Investing Answers Building and Protecting Your Wealth through Education Publisher of The Next Banks That Could Fail
Investing Answers Building and Protecting Your Wealth through Education Publisher of The Next Banks That Could Fail

Loan

What is a Loan From the Bank?

A loan is a sum of money that is borrowed by an individual or business from a lender (typically a financial institution or another party with money).

How Does a Loan Work? (Different Types of Loans and Example)

Under a typical loan agreement, the lender expects the borrower to repay the loan over an agreed-upon period of time and/or with the expectation that they will pay back the loan regularly (often every month).

In the business world, bank loans and corporate or government bonds are the most common.

Let's assume Company XYZ has invented a new product that will revolutionize the widget market. The company is sure there will be demand from billions of people around the world, and therefore it needs to build a new factory.

If Company XYZ's funds for constructing the factory were limited to its cash on hand, say $200,000, it certainly could not build the kind of factory it needs to capitalize on this tremendous opportunity and would thus be very limited in its output and profits (and would leave the market wide open for competitors to fill the void). With a loan, however, Company XYZ could build the factory and take advantage of the profit potential of its product. The debt essentially magnifies the profits.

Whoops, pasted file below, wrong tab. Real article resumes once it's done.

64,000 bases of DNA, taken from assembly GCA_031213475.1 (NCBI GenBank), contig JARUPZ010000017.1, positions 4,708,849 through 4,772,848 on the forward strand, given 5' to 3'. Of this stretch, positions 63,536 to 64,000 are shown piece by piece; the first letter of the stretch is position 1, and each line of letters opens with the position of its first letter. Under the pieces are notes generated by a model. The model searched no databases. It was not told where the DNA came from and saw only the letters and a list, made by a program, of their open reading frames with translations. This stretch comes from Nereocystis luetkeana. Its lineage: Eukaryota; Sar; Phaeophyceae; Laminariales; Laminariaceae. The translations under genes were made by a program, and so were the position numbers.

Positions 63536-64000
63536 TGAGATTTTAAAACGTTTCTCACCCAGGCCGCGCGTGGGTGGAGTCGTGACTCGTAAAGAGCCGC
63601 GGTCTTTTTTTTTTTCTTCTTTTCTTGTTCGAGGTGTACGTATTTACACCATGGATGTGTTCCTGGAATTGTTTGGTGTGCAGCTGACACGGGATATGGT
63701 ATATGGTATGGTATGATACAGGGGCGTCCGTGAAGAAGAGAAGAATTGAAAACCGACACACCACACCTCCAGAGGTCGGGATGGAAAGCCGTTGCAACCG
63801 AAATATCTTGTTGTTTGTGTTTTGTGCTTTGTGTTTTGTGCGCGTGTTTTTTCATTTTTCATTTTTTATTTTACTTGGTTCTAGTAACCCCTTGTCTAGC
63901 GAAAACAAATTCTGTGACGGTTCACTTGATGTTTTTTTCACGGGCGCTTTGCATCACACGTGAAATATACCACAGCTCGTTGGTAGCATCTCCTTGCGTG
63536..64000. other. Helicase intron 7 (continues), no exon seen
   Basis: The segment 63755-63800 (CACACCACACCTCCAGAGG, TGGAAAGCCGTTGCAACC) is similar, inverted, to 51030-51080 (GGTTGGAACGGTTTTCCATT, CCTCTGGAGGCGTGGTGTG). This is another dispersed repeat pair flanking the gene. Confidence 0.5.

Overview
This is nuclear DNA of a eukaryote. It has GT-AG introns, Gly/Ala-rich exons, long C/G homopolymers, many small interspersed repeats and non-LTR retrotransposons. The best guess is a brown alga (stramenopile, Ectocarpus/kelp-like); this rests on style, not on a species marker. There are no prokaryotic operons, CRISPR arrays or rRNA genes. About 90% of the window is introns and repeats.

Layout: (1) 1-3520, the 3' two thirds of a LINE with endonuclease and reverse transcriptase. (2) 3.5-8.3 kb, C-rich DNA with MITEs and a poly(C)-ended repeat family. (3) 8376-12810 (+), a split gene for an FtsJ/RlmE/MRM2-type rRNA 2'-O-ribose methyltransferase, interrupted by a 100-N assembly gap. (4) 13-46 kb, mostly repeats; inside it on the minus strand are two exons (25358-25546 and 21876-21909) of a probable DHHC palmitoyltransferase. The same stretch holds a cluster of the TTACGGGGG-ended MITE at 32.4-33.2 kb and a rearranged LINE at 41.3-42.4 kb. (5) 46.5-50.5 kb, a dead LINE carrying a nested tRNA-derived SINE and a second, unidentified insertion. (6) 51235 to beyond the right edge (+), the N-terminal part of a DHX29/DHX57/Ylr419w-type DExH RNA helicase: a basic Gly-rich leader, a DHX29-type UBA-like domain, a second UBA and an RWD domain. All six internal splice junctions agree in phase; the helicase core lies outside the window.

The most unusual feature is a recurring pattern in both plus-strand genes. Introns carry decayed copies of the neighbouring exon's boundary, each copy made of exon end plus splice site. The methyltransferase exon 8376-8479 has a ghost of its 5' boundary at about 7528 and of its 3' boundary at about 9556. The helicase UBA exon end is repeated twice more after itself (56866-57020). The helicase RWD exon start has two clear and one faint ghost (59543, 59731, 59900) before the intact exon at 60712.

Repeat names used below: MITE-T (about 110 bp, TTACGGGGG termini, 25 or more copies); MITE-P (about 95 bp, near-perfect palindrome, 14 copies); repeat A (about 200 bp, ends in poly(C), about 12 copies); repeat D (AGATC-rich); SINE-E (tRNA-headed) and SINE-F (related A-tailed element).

For individuals, loans can be personal loans, mortgages or lines of credit.

 

How to Analyze Business Debt in Investing

A loan is a liability, meaning the lender has a claim on a company’s assets. Loan payments due within one year are generally classified as short-term debt on a company’s balance sheet. Loan payments due in more than one year are considered long-term debt.

It is important to note that loans commonly come to mind when one considers liabilities, but not all liabilities are loans. Companies may incur other types of liabilities, including (but not limited to) upcoming payroll, bonuses, legal settlements, payments to vendors, certain derivatives, contracts, certain types of leases, and required stock redemptions. Common balance sheet categories for liabilities include accounts payable, accrued expenses, and debt.

Information about a company’s debt is a key component of accurate financial reporting and a crucial part of thorough financial analysis. Excessive debt can ruin a company but is not always detrimental. The use of debt financing can magnify profits that would have otherwise gone unrealized.